NEW YORK (TheStreet) -- Bill Simmons, pop icon, patriarch of mailbags, an unrepentant homer for his New England Patriots and all things Boston, is leaving ESPN.
The story, first reported by The New York Times, marks both a sad and an terrifically joyous day for news reporters around the country as well as his millions of fans built up over the past nearly 20 years.
At ESPN, owned by Walt Disney (DIS), Simmons gained national exposure as The Sports Guy, writing for ESPN.com's off-site Page 2, before becoming an Internet celebrity before Internet celebrities even existed. The Sports Guy moniker was his own, created back in the 1990s when he wrote about sports from his apartment in Boston.
Like most things, Simmons's departure from ESPN is about money and control. It appears that ESPN has just decided it's better off without having Simmons and his cast of characters, including his dad, Adam Carolla, J-Bug and perhaps the entire editorial staff of Grantland (a site owned by ESPN where Simmons is editor-in-chief).
Better than most, Simmons defined the Internet age using humor, pop culture references, YouTube links, gifs and a variety of different ways to entertain his fans and legions of readers (including yours truly) for close to fifteen years now and he's still going strong.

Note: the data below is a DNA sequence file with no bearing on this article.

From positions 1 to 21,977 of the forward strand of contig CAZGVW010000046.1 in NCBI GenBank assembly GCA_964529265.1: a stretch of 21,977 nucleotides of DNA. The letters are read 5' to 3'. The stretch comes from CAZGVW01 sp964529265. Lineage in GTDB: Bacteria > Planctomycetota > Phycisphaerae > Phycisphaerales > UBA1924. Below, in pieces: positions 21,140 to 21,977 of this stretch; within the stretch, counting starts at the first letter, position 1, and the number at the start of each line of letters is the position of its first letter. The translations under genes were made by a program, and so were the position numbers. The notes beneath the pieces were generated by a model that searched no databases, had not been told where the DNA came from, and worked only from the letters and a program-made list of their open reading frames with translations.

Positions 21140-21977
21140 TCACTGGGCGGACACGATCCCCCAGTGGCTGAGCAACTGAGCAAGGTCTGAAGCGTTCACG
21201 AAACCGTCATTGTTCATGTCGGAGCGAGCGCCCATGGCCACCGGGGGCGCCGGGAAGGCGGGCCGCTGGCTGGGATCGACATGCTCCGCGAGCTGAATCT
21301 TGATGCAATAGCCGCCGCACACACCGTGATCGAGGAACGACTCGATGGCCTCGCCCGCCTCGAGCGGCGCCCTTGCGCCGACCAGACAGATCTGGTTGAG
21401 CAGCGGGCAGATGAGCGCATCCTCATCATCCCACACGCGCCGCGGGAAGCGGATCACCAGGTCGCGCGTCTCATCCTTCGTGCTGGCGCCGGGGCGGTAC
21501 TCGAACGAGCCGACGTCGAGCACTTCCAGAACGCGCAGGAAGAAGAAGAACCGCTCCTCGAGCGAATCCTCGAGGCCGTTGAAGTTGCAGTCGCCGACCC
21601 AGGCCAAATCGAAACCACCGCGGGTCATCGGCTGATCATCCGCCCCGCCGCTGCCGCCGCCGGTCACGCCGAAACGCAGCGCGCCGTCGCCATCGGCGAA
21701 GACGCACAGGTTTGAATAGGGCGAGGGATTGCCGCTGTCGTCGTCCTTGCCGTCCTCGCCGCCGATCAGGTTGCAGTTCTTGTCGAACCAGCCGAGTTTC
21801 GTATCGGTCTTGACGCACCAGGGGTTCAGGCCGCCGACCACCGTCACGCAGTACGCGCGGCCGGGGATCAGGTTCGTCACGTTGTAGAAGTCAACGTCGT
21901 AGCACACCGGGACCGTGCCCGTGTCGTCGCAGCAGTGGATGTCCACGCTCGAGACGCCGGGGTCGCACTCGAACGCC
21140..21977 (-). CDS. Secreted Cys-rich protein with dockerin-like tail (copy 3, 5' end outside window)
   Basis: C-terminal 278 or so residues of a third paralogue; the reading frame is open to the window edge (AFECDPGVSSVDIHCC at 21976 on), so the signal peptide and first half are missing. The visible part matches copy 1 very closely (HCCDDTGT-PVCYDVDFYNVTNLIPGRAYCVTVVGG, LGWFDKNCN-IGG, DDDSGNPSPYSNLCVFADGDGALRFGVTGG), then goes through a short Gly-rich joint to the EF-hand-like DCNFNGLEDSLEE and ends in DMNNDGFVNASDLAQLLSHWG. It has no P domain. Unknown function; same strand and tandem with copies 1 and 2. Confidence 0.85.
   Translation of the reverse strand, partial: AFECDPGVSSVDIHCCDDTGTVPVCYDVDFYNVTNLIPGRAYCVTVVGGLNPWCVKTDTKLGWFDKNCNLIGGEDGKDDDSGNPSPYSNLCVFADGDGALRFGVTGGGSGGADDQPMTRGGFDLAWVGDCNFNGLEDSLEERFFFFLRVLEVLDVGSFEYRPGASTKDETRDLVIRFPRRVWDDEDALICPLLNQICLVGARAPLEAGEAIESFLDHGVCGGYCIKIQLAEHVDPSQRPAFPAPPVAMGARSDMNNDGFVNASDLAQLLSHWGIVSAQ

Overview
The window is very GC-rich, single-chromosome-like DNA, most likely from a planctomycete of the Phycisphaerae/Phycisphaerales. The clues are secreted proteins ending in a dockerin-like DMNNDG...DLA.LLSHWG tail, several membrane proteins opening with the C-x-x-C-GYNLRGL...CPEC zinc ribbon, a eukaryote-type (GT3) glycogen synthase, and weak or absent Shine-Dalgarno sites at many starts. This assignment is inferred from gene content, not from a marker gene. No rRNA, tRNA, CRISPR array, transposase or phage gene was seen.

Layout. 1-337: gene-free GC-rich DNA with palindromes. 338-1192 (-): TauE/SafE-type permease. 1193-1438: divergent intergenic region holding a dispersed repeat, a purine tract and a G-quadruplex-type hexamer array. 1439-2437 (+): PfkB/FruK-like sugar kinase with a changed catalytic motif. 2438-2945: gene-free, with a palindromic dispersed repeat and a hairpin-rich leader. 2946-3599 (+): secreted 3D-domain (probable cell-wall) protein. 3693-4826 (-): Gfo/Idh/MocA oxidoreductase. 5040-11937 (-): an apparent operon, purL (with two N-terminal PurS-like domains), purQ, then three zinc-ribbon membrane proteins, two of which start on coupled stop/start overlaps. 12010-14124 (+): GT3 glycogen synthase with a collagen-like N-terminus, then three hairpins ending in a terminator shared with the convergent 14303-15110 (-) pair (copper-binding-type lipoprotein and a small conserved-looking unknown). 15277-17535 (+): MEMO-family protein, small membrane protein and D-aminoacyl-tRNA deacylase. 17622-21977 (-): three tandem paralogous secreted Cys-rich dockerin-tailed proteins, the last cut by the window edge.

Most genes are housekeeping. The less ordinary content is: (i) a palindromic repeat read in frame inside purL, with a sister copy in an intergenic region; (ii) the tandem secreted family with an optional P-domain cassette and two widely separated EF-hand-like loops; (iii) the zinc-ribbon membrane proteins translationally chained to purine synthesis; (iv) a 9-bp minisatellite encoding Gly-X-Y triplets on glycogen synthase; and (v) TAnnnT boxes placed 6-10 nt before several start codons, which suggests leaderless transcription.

As a journalist, I've taken a lot of cues from Simmons in both writing style as well as trying to appeal to a wide audience when writing. It's not as easy to do what he does with tech as it is sports, but I've tried.
When I've mentioned Simmons in mailbags or insinuated about him on Twitter, the response I get is phenomenal. There are few out there that can capture this kind of attention.
Hopefully, I've captured one-tenth of one percent of his unique style, as I continue to find my way in the world of online journalism.
Judging by the instant reaction on Twitter (TWTR), it's clear I'm not alone in this sentiment, as tweets about Simmons have almost instantaneously become one of the top trending items of the day.
Here are just a few examples:
Marissa Mayer has my full support to replace Katie Couric with Bill Simmons— Eric Jackson (@ericjackson) May 8, 2015
And for that, I have but one thing to say to you, Bill -- These are my readers.